So when the inning ended and the White Sox took the field, Castillo stayed in the dugout.

Ricky’s boys don’t quit, or so the slogan goes. But what happens when a player doesn’t live up to that mantra? What happens when they don’t play their absolute hardest for all 27 outs, as the T-shirts preach? This is what happens. A benching.

“It was towering fly ball in the infield at first, probably had 15, 20 seconds of hangtime,” Renteria explained after the game. “I assumed the dropped ball. It has occurred. He could, at minimum, at least start moving that way.

“That’s uncharacteristic of him, to be honest, it truly is. Maybe he was just frustrated in that he had the fly ball and just stayed at the plate, but there was no movement toward first at all. And you guys have heard me talk to all the guys about at least giving an opportunity to move in that particular direction.

“Everybody says, ‘Well, 99 out of (100) times he’s going to catch that ball.’ And then that one time that he doesn’t, what would I do if the ball had been dropped? Would it have made it easier to pull him? Well, it was just as easy because you expect not the best, but the worst.

“That is uncharacteristic of that young man. I had a quick conversation with him on the bench, and he knew and that was it.”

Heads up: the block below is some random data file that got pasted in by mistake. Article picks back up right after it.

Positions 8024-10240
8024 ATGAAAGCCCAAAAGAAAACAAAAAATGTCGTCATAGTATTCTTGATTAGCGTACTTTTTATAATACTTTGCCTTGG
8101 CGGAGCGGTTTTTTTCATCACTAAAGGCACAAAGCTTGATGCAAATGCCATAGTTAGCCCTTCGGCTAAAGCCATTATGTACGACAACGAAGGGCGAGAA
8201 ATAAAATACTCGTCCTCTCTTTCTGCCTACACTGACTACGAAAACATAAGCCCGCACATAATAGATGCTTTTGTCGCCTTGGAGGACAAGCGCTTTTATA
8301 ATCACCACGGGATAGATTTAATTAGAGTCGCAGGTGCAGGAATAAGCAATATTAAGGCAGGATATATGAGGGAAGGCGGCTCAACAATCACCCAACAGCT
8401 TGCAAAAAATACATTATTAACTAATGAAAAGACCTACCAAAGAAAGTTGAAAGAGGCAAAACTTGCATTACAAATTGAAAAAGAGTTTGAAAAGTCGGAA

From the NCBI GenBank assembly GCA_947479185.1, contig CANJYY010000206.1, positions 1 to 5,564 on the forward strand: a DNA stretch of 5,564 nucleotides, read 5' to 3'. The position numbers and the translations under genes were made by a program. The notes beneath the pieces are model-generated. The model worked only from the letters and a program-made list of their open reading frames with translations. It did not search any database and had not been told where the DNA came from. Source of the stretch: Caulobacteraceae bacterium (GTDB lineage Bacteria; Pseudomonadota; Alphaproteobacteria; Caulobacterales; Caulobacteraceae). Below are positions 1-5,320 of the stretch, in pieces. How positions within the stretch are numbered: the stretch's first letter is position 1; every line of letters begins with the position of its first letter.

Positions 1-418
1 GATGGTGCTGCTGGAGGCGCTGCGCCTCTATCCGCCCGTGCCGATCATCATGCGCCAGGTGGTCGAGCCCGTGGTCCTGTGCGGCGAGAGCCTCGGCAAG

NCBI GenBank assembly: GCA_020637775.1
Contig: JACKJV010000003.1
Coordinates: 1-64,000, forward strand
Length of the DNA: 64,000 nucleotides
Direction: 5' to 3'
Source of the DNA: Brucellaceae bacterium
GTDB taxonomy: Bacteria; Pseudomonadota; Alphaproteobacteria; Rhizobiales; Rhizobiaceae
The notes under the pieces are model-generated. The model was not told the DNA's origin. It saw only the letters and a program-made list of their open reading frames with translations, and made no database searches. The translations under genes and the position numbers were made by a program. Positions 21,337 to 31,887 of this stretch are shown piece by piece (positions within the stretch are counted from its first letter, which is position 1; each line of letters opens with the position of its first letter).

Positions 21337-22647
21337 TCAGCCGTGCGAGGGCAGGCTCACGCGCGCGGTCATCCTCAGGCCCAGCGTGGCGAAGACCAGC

It might seem a little overdramatic, a little nutty, even, to sit down a veteran catcher brought in this offseason to provide some offense and to do it in a one-run game. But this rebuild is about more than just waiting around for the minor league talent to make its way to the South Side. It’s about developing an organizational culture, too. And Renteria feels that if he lets this kind of thing slide at the big league level, that won’t send the right message to those precious prospects who will one day fill out this lineup.

“There’s one way to do it, you get your action, you start moving toward that direction in which you’ve got to go,” Renteria said. “What would’ve happened if everybody’s watching it — and I’m setting the tone for not only here, our club, (but also for) everybody in the minor leagues — and they’re saying, ‘Well, at the top, they said they’re going to do this and then they don’t do it.’

“It’s really simple. And people might like it, not like it. I’ve got to do this, do that so everybody understands what we’re trying to do here. We’re not done with what we’re trying to do.”

This isn’t the first time this has happened in 2018. Avisail Garcia was taken out of a game during spring training for not giving maximum effort. Leury Garcia was removed from a game earlier this month for not busting it down the first-base line on a weak grounder that went right to the first baseman.

It’s become a somewhat common tactic for Renteria, and while it might strike some as taking things a little too seriously, what good is this developmental season if a culture goes undeveloped? The White Sox have placed their bright future, in part, in Renteria’s hands, and they’ve talked glowingly about how the players have bought into his style and how the team played last season under his leadership.

If Renteria truly is the right man for the rebuild, things like this are how he’s going to establish his culture. And it will, he hopes, impact how all those prospects play when they’re no longer prospects and the White Sox are contending for championships.